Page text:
The Widows of Malabar Hill

Pub Date:   |   Archive Date: 01 Mar 2018

Member Reviews

I think this book is the start of a new series—or anyway, I hope it is, because I enjoyed it a lot. It’s set in 1920s Bombay, and centers on a young woman who is Bombay's first female lawyer (working for her awesome supportive lawyer father). Her gender comes in handy when some discrepancies pop up concerning a Muslim estate whose three widows live in purda (seclusion)—and then there’s a murder. This is all interspersed with flashbacks to a dark time in her past. She also has an English best friend from Oxford who is a not-so-secret lesbian. It’s one of those mysteries that is just as much about the characters and settings as it is the actual mystery plot, and I hope to see more of it...

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It is 1921 and the Indian subcontinent is experiencing change as agitation for independence from Britain grows stronger and many traditions are challenged. In multicultural Bombay, modern times are personified in the city's first female attorney, Oxford-educated Perveen Mistry, a member of the minority Parsi community. Although employed by her father's law firm, the young woman is not permitted to argue cases in court and works primarily behind the scenes, until she is asked to assist more directly with a case involving three recently bereaved Muslim women who live secluded in their home according to the strictures of purdah. Her own horrific marital history gives Perveen useful...

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This wonderful mystery set in 1920's Bombay, is on my Keeper Shelf.   Perveen Mistry, a female lawyer in her father's firm, investigates a suspicious will on behalf of three widows.  As a murder is solved, details of Perveen's tragic marriage are revealed through flashbacks, and the terrible treatment of women is highlighted.  I was transported to 1920's India and call myself very fortunate that I didn't have to take up residence there!  If you care about women's rights issues, this novel is a must read.  Please quickly bring on the next Perveen Mistry story!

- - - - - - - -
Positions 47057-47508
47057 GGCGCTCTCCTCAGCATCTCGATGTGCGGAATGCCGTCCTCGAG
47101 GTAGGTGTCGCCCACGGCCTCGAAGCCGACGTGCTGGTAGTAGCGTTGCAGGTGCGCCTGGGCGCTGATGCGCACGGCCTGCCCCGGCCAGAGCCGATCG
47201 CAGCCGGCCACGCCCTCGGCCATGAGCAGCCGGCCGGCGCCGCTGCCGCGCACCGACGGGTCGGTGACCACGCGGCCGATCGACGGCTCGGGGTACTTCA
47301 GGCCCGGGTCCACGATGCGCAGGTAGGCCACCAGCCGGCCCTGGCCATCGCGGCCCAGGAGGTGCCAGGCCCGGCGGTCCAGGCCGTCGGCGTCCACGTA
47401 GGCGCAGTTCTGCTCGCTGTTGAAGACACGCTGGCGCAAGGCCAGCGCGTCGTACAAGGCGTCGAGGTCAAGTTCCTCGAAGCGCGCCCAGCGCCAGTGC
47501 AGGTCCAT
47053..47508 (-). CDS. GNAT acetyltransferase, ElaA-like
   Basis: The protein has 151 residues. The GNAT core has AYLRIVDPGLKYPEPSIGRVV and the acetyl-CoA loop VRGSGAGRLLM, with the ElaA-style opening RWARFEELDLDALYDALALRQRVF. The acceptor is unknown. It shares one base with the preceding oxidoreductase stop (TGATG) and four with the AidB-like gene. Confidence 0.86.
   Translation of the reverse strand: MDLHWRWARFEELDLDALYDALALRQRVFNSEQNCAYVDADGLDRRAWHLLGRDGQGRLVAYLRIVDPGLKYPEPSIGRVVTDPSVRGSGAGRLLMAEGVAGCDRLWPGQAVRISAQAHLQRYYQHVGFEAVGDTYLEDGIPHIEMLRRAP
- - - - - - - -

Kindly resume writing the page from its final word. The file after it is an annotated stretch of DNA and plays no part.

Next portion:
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THE WIDOWS OF MALABAR HILL by Sujata Massey is a mystery story that appealed to me as much for the suspense as for its unique setting – early 20th century Bombay, India - and its clever, brave heroine, Preveen Mistry. She is the daughter of a prominent Bombay lawyer and therefore lives a life of privilege, but still she seeks justice and is naturally curious. The story, based in part on actual people, begins in 1921 with Preveen acting as Bombay's first female lawyer. She is working to help clarify the financial situation for three Muslim widows living in full purdah, or seclusion from men. Learning about the various cultural practices was fascinating and Massey did an excellent job...

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Inspired by historical events, the author paints a picture of multicultural Bombay in the 1920s.  This novel is about a woman lawyer who has a personal view of women's rights.  She also is a likable and and intelligent sleuth.
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I really enjoyed this book! It's a mystery story in the tradition of Agatha Christie and Jacqueline Winspear, but set in 1920s India with an engaging protagonist: Perveen Mistry, who hopes to be the first female lawyer in Bombay. She is particularly interested in helping women, especially when she can help in ways that men cannot. There are also extended flashbacks to her short and unhappy marriage. Although the mystery was nothing special (but a perfectly adequate page-turner!), the world-building in this book was excellent. I enjoyed learning about India in the 1920s, as well as the various religions explored, especially from the perspective of an unconventional woman!
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Parveen Mistry is the first female lawyer in British occupied India.  In this series starter, her personal story intertwines with the mystery she is trying to solve.  The history and cultural portrayals are fascinating; the mystery is intriguingly tied-up with culture.  Occasionally the writing is a bit stiff, but that doesn't keep me for eagerly awaiting Parveen's 2nd outing (before the first is even published!  Review based on a Netgalley ARC.)
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DNF. Sorry....this one just wasn't for me. I stopped on page 50 so won't review it on Goodreads.
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Sujata Massey has written many mystery books but this appears to be the beginning of a new series.  Her previous books were excellent and set in Japan; this one is in 1920's India.  The main character is a Farsi woman who attended law school at Oxford and has returned to India to work with her father.  She can not argue cases in court  but she is ready for when women are allowed to take the bar.  The story moves back in forth in time so we see her back story.which taught me a lot about the Farsi.  It is  great at showing the differences in caste and religion in Raj India.  I look forward to new books in this series.
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